The effect of drug cost on hypertension treatment decision

H. Salman*, M. Bergman, J. Hart, V. Neuman, D. Zevin, H. Bessler, M. Djaldetti

*Corresponding author for this work

Research output: Contribution to journalArticlepeer-review


The cost of medical care is constantly increasing. Therefore, ways of saving expenses should be considered. The aim of the present study is to evaluate the possibility than an awareness of the cost of drugs for treatment of hypertension may affect physicians' prescription decisions. A questionnaire containing the clinical data of a young and an elderly imaginary patient with moderate hypertension was given to 30 family physicians and 30 hospital physicians together with a list of appropriate drugs (phase I). This was repeated as phase II except that for this stage the cost of the drugs was brought to the participants' attention. Knowing the cost of the drugs caused a decrease in prescription of the more expensive drugs for the younger patients, of 60% (family physicians) and 87% (hospital physicians). For their elderly patients family physicians preferred the less expensive drugs at both phases. 25% of the hospital doctors changed their preference towards less expensive drugs at phase II. For the younger patient, no correlation was found between the number of years of physicians' practice and the cost of the drugs chosen. For the elderly patient, physicians from both groups preferred less expensive drugs at phase II without any relation to their years of practice. The results of this study indicate that a knowledge of the price of the drugs may affect physicians' prescription decisions, a fact that may result in considerable saving by health providing organizations.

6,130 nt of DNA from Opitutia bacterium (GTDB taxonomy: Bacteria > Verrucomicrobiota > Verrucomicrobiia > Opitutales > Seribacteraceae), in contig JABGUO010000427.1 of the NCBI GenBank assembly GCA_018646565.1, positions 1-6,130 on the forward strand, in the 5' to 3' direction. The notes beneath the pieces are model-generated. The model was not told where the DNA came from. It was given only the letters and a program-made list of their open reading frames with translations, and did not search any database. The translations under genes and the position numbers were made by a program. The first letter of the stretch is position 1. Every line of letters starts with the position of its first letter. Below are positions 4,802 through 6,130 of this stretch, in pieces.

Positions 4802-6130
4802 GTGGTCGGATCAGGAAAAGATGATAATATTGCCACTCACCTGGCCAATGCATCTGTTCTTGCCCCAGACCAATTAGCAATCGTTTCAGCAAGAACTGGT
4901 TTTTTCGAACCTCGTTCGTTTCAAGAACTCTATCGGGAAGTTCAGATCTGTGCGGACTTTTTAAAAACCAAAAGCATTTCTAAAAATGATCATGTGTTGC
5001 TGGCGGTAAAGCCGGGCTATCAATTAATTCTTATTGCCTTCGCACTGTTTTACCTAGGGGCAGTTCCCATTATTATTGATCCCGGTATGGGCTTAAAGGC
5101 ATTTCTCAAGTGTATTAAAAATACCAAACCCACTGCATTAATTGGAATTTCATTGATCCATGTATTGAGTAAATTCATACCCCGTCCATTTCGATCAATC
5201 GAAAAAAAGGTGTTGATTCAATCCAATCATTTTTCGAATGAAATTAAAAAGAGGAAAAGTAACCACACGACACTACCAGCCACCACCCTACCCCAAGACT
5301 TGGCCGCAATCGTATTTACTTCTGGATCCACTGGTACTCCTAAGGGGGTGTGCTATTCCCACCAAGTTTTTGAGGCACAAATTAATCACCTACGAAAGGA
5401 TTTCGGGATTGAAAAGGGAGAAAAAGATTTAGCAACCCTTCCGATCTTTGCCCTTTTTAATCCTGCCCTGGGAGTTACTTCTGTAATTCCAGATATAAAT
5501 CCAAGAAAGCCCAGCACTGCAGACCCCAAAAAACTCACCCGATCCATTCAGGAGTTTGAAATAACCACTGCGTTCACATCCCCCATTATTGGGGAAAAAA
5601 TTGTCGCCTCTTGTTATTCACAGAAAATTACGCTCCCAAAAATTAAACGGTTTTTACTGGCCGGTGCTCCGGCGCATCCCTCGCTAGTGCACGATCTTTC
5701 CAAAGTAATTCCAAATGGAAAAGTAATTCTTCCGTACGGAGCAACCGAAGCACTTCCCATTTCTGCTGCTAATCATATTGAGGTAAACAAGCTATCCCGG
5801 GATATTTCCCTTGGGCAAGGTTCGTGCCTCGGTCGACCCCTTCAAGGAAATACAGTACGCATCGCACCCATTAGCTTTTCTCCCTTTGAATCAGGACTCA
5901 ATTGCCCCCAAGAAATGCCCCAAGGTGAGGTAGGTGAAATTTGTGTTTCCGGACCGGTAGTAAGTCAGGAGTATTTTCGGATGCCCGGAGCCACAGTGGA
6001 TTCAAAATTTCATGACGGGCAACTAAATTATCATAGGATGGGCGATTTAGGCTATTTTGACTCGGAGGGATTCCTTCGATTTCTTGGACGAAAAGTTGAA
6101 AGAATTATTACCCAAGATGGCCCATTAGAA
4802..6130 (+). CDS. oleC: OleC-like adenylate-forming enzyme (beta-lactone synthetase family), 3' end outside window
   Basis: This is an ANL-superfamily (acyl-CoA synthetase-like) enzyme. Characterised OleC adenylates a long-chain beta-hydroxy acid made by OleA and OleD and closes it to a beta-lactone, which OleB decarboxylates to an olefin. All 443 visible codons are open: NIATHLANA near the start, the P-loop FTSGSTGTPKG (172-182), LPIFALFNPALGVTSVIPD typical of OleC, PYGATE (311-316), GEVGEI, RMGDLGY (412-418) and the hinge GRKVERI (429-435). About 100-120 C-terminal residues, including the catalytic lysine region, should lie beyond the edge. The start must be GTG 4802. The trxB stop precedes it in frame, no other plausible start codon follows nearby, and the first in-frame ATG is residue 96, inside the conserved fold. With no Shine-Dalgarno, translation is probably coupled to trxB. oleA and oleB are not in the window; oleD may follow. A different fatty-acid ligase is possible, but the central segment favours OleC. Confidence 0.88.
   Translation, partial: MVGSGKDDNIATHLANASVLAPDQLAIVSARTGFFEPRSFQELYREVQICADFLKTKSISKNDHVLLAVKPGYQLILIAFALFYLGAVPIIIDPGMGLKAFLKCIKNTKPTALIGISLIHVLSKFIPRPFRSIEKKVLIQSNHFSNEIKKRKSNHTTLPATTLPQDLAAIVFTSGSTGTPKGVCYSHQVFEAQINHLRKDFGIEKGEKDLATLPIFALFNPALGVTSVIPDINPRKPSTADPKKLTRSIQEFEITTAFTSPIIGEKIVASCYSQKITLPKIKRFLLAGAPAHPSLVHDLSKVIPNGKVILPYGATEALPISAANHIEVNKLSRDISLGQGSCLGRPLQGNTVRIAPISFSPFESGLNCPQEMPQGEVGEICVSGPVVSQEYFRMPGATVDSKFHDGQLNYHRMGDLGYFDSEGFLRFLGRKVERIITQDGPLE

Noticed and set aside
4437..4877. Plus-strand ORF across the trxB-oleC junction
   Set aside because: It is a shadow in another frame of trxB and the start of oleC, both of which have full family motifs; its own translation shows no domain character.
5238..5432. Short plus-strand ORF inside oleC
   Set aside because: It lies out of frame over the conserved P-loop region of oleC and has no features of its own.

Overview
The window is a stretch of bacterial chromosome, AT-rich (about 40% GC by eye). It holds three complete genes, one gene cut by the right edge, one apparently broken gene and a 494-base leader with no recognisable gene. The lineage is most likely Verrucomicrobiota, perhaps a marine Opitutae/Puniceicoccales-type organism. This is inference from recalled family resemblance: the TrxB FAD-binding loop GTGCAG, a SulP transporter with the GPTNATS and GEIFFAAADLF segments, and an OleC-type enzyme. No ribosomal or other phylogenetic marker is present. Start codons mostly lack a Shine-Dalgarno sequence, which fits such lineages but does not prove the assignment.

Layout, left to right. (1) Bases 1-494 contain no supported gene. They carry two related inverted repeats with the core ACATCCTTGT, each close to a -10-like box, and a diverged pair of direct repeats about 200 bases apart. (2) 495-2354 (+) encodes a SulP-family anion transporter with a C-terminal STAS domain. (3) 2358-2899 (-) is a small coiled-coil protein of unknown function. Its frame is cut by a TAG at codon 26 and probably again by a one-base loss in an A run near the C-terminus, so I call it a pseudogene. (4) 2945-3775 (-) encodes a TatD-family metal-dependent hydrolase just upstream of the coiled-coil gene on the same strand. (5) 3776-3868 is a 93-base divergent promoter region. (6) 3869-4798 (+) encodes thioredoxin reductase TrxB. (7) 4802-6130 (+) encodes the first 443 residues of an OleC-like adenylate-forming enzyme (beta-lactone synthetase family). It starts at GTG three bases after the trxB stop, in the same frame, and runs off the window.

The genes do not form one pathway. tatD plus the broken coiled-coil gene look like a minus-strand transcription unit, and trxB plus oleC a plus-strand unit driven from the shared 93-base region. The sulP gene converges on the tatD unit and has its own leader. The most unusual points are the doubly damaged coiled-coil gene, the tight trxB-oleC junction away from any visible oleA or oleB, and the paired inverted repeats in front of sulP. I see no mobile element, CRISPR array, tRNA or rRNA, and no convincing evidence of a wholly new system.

Original languageEnglish
Pages (from-to)243-246
Number of pages4
JournalPublic Health
Issue number5
StatePublished - Sep 1999


  • Drug cost
  • Hypertension
  • Prescription patterns


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